I’m excited to share that I’m launching a new Instagram account Spotted.at.Work to capture in photos the ideas I talk about here on the blog. Seems a bit random, I know. Let me tell you how it all got started.
Leah Fessler interviewed me last week for an article in Quartz. Leah had stumbled across some spilled milk in the office fridge and wondered what it said about her engagement at work that she stopped to clean up someone else’s mess. That got her thinking about all the little signs of a positive culture in the office. We had a great chat about the spots in the average workplace that are rife with clues to the health of the workforce.
To my surprise, the article has been really popular. Apparently, lots of people are interested in learning about the tell-tale signs of a healthy workplace. And suddenly I’m noticing examples all over the place. Every time I see one, I want to send Leah an email to say “check this out,” or “here’s another great example.” I need an outlet for all these examples of things I see in the workplace that provide clues to the health of the culture. Given that our intern has been encouraging me to branch out to Instagram and Pinterest, I figure that this is my big chance.
So I’m starting an Instagram account and I need your help. When you see one of these telltale signs of the health of a workplace (yours or someone else’s), snap a pic and send it to me. What kinds of things am I looking for? Here are three that I’ve seen in just the week since the Quartz article came out.
The day the article came out, I was in an office in Vancouver. I walked into the washroom and noticed two tubes of fancy brand-name hand cream on the counter. One tube was adorned with a sticky note encouraging everyone to “please feel free to use.” How nice was that? It was a small touch, but a very welcoming one. I instantly felt like I was in a warm and inviting culture.
A few days later, I went to the head office of a regional grocery chain just outside of Toronto. From the parking lot, I could see large pictures of the company founders—immediately I knew this company was proud of its heritage—good sign. Once I stepped foot inside the front door, I was met by this bodacious St. Patrick’s Day display…fun! I asked the receptionist about the display and she was proud to tell me how she does a display for every holiday and promptly showed me a picture of her Valentine’s display. She was quick to point out how the display incorporated some of the company’s products in a “romantic dinner for two” motif. I hadn’t passed the foyer and I already knew that family values, pride in the product, and a sense of fun and whimsy were all part of the culture.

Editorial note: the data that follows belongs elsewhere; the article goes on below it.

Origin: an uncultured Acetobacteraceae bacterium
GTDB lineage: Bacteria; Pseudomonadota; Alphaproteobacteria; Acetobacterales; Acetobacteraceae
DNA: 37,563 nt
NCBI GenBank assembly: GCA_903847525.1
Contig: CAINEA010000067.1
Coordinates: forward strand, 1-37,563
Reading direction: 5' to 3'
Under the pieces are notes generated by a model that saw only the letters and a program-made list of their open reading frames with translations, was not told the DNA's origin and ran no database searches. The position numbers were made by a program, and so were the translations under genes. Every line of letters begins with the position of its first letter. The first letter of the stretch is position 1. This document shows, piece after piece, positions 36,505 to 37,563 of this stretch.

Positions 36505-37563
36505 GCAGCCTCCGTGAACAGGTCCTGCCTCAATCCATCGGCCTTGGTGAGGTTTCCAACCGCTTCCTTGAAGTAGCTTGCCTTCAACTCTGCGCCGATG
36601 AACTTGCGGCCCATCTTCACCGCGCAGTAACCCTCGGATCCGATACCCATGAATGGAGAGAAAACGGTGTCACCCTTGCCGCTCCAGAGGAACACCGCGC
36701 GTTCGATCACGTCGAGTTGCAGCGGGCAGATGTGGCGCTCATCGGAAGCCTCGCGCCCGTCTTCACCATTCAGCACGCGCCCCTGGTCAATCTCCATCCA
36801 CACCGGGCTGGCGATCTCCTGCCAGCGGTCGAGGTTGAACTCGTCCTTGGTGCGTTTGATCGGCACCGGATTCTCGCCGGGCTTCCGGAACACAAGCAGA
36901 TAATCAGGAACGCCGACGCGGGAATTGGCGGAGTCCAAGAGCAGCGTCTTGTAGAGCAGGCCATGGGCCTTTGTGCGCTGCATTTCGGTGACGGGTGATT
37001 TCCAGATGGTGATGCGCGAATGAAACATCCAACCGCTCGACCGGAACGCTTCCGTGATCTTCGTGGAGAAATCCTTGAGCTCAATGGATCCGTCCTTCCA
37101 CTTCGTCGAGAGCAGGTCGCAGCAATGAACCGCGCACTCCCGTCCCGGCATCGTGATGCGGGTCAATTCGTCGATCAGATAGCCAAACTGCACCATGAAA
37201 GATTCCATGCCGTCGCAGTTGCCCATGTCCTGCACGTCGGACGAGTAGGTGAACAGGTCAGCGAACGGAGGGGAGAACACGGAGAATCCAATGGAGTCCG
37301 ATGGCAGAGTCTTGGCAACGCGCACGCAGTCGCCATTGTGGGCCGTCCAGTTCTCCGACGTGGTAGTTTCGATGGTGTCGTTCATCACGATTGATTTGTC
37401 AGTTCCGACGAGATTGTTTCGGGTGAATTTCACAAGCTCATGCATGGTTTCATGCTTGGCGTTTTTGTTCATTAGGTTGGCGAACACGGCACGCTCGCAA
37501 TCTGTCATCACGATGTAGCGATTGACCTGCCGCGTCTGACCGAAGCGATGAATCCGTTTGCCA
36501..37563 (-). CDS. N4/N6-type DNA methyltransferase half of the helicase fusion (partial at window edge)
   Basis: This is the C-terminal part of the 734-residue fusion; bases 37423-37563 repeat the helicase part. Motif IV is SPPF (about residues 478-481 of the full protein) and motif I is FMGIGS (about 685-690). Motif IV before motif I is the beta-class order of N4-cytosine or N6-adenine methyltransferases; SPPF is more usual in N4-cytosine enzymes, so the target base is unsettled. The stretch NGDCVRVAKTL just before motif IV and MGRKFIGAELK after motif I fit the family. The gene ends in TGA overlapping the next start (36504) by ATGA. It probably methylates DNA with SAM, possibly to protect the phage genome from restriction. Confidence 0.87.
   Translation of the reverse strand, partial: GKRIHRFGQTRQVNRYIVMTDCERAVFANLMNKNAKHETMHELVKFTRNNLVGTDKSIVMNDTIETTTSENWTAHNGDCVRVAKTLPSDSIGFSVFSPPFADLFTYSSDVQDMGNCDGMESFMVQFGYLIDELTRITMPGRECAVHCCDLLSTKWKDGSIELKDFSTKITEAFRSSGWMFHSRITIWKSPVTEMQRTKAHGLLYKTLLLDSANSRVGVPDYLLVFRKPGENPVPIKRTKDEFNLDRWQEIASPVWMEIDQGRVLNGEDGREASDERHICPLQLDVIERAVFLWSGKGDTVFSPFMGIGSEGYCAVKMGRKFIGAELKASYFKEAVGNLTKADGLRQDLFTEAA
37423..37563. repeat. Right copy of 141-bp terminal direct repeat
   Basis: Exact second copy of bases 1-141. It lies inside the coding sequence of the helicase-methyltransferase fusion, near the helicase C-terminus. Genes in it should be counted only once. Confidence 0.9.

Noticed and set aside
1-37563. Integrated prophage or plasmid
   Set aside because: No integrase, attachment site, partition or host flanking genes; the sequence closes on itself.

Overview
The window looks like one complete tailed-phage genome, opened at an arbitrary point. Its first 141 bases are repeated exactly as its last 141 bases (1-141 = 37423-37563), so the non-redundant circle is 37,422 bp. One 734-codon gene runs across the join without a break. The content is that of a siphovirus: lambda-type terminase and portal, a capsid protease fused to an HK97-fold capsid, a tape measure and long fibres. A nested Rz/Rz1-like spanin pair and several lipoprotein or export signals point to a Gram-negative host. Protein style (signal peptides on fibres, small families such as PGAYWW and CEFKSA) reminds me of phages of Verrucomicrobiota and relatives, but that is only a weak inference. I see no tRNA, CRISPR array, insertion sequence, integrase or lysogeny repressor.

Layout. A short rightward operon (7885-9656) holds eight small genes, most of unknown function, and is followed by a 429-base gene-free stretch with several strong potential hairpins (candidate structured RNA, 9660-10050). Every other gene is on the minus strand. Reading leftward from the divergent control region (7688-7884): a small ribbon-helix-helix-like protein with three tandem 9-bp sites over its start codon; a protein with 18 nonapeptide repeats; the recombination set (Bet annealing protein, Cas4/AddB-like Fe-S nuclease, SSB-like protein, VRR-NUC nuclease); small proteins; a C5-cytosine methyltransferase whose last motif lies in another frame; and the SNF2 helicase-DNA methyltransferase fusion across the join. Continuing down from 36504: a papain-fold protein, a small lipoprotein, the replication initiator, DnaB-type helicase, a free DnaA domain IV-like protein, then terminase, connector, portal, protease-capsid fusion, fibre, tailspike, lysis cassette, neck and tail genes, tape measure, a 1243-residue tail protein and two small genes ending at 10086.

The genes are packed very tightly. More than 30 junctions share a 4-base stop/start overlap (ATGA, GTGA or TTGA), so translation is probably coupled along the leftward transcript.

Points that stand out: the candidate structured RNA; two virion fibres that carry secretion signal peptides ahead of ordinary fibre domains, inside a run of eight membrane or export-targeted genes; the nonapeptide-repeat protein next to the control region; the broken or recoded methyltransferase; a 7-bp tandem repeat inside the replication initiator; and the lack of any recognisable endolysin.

Friday morning, I was in Austin Texas. After a 3:45am wake up call, I was at the airport by 4:30. I expected sleepy, grumpy staff but what I got instead was perhaps the most uniformly friendly experience I’ve ever had at an airport. The check in agent escorted me to a kiosk without a line. The security screening officer complimented the gentleman in front of me on his dapper bow tie. The gate agents were bubbly and enthusiastic, even as they coaxed 20 passengers to gate check their bags. Just as I was thinking about how great the team was, I noticed this box of pastries that had been delivered to them with the message, “To the best gate agents in the business.” Wow…amazing! It wasn’t even 5am and these people were already going out of their way to create a recognize one another. Kudos to you team United at Austin Bergstrom.
Of course, I also notice the clues that a workplace culture is unhealthy. Passive-aggressive fridge notes; reminders to flush the toilet (really…???); signs at cubicles like “a lack of planning on your part does not constitute a crisis on my part” all give me the sense that I’m dealing with a office full of immature, petty children. I notice offices with blank walls (and worry that people don’t care enough to personalize their space). I raise an eyebrow when no one is using the shared spaces. I see many things that signal that the office culture might not be the best. I think these are worth sharing too.
So that’s why I’m launching the Instagram project. If a picture really is worth a thousand words, I hope I can share lots of value. Maybe these pictures will make you think about the little things you can do to make your workplace a little better. At the very least, it will give you a place to celebrate the little things that make your work day a lot better. I hope you’ll follow the account. I’ll cross post to the Dr. Liane Davey facebook page and to my Twitter account in case you’re not an Instagrammer. Let me know your thoughts and start sending me those photos to firstname.lastname@example.org